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After The World Trade Center

Author: Michael Sorkin
Publisher: Routledge
ISBN: 1135774889
Size: 59.29 MB
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The terrorist attacks of September 11 have created an unprecedented public discussion about the uses and meanings of the central area of lower Manhattan that was once the World Trade Center. While the city sifts through the debris, contrary forces shaping its future are at work. Developers jockey to control the right to rebuild "ground zero." Financial firms line up for sweetheart deals while proposals for memorials are gaining in appeal. In After the World Trade Center, eminent social critics Sharon Zukin and Michael Sorkin call on New York's most acclaimed urbanists to consider the impact of the terrorist attack on the World Trade Center and what it bodes for the future of New York. Contributors take a close look at the reaction to the attack from a variety of New York communities and discuss possible effects on public life in the city.

Global Suburbs

Author: Lawrence Herzog
Publisher: Routledge
ISBN: 1317745108
Size: 41.48 MB
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Global Suburbs: Urban Sprawl from the Rio Grande to Rio de Janeiro offers a critical new perspective on the emerging phenomenon of the global suburb in the western hemisphere. American suburban sprawl has created a giant human habitat stretching from Las Vegas to San Diego, and from Mexico to Brazil, presented here in a clear and comprehensive style with in depth descriptions and images. Challenging the ecological problems that stem from these flawed suburban developments, Herzog targets an often overlooked and potentially disastrous global shift in urban development. This book will give depth to courses on suburbs, development, urban studies, and the environment.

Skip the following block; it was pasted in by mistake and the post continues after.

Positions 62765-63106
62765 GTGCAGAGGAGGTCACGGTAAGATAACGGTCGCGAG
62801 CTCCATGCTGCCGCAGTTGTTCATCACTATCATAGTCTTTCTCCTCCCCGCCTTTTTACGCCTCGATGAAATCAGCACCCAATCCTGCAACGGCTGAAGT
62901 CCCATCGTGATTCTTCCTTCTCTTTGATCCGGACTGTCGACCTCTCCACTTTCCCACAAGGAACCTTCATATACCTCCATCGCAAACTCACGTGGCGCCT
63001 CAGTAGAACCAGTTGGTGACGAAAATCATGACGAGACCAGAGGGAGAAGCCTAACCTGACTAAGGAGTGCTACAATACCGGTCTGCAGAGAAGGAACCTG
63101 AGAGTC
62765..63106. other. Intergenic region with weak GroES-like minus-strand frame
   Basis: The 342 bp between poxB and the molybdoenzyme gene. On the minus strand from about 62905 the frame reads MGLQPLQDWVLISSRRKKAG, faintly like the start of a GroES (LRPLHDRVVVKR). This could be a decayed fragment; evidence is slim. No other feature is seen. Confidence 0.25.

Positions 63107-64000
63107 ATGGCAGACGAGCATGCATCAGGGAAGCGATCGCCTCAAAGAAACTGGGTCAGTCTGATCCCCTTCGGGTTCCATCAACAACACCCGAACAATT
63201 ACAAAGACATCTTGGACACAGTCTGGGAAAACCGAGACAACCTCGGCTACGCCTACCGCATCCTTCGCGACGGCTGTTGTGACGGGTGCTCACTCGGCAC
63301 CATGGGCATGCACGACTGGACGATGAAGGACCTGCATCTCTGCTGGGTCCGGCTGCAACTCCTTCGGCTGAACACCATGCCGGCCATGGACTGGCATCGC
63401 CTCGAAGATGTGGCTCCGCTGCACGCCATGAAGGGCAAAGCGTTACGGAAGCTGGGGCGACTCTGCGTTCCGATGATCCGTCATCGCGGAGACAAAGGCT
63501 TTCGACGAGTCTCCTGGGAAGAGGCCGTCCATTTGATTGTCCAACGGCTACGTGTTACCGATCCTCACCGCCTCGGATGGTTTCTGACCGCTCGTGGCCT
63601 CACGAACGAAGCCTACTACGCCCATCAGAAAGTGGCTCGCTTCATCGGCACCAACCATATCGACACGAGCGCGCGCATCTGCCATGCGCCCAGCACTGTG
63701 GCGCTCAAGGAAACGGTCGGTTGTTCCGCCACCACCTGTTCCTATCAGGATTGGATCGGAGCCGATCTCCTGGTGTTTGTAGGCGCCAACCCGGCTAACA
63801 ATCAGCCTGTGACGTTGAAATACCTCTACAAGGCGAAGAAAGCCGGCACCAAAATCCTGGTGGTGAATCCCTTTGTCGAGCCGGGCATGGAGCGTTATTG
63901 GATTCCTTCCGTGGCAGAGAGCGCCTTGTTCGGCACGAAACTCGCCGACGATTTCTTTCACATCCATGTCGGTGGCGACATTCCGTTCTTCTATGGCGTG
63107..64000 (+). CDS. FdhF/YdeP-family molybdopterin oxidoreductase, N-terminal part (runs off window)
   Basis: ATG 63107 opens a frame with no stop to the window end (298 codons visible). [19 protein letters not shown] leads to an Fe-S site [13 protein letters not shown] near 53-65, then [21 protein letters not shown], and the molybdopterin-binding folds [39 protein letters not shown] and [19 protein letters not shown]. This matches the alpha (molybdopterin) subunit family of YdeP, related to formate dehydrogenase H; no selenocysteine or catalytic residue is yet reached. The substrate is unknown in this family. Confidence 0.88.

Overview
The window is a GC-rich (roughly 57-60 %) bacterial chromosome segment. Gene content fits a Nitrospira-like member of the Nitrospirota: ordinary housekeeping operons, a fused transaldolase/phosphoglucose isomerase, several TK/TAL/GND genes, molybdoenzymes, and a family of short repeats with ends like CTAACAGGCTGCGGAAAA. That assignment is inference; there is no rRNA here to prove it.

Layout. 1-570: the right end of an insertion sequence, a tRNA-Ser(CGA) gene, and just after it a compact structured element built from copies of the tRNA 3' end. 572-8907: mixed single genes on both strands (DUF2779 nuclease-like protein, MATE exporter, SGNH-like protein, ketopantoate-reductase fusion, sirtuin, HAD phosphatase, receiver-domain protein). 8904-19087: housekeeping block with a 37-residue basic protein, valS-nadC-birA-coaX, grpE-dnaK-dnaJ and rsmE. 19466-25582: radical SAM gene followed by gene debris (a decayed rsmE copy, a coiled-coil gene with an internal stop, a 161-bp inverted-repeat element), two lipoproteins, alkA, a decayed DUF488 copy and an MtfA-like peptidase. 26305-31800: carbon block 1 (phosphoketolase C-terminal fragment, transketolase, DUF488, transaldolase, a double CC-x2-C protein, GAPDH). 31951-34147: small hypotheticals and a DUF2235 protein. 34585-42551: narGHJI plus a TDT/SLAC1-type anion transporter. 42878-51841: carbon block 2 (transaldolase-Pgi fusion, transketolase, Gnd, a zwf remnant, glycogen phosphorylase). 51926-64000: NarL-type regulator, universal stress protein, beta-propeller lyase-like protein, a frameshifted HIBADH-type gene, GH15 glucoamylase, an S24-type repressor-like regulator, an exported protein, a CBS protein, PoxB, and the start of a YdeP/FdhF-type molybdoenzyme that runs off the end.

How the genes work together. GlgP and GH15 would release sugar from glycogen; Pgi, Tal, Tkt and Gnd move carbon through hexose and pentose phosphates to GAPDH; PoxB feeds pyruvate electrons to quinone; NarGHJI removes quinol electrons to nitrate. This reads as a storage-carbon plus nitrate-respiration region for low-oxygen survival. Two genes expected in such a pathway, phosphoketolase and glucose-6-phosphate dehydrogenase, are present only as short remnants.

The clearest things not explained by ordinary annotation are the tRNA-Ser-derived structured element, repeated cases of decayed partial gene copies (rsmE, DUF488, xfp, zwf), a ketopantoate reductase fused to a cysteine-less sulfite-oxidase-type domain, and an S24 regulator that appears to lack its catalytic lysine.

Foodies

Author: Josee Johnston
Publisher: Routledge
ISBN: 1317745019
Size: 53.42 MB
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This important cultural analysis tells two stories about food. The first depicts good food as democratic. Foodies frequent ‘hole in the wall’ ethnic eateries, appreciate the pie found in working-class truck stops, and reject the snobbery of fancy French restaurants with formal table service. The second story describes how food operates as a source of status and distinction for economic and cultural elites, indirectly maintaining and reproducing social inequality. While the first storyline insists that anybody can be a foodie, the second asks foodies to look in the mirror and think about their relative social and economic privilege. By simultaneously considering both of these stories, and studying how they operate in tension, a delicious sociology of food becomes available, perfect for teaching a broad range of cultural sociology courses.

Terror Culture Politics

Author: Daniel J. Sherman
Publisher: Indiana University Press
ISBN: 9780253346728
Size: 33.40 MB
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Taking a critical look at the politics of American culture in the wake of the 2001 terrorist attacks, contributors offer a multi-disciplinary approach in their examination of how our existing cultural patterns, have shaped our response to it.